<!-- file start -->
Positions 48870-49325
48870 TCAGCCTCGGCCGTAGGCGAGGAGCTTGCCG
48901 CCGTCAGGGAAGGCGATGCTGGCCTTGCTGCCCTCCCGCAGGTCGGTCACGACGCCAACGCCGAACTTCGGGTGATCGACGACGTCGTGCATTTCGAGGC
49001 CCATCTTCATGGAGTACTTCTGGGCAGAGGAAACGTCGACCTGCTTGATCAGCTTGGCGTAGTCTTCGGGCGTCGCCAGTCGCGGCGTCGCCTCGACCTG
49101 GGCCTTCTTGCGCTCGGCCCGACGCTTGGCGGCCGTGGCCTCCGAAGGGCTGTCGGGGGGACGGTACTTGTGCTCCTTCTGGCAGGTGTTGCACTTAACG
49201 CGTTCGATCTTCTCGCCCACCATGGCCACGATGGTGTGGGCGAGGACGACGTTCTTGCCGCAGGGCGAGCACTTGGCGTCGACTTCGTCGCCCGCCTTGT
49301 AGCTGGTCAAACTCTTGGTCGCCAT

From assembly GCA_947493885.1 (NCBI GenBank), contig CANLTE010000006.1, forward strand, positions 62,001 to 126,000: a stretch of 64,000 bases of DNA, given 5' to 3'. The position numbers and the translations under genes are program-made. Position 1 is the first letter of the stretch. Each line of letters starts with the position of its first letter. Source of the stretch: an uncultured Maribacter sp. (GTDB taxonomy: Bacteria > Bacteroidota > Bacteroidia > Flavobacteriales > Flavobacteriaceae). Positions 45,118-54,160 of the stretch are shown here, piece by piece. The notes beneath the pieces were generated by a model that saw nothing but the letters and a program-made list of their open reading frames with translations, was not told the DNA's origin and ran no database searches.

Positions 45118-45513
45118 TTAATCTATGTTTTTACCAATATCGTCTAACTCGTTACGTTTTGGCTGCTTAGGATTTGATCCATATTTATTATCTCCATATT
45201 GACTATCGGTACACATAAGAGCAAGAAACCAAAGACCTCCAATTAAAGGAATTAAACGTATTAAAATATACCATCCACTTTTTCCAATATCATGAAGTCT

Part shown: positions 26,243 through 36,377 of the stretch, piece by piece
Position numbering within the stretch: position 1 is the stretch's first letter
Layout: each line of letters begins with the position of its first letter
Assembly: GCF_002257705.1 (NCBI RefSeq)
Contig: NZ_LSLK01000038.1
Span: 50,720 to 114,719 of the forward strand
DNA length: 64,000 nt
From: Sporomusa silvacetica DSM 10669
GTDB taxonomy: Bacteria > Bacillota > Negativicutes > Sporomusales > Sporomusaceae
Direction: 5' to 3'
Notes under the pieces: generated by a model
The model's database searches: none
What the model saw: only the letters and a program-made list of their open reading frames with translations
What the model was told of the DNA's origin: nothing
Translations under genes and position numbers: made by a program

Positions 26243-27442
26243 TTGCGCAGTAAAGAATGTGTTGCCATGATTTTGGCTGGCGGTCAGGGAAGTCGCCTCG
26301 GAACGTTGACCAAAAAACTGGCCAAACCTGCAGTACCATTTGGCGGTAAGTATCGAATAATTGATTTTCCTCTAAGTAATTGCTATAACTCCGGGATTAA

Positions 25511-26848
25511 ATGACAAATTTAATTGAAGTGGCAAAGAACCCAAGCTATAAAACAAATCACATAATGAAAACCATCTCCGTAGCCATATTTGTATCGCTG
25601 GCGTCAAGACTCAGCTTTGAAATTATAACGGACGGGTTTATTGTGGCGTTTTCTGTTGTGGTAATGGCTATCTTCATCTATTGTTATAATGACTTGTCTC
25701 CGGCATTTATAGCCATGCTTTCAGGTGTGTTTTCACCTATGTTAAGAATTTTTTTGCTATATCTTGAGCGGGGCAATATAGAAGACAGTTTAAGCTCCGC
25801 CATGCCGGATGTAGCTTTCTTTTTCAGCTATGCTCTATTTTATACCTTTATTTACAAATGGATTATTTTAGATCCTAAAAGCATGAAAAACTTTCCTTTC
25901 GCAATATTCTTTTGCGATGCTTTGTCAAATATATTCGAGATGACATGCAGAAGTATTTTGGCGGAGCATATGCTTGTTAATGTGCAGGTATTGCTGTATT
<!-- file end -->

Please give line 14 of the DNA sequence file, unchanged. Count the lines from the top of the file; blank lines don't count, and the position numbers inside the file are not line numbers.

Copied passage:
Layout: each line of letters begins with the position of its first letter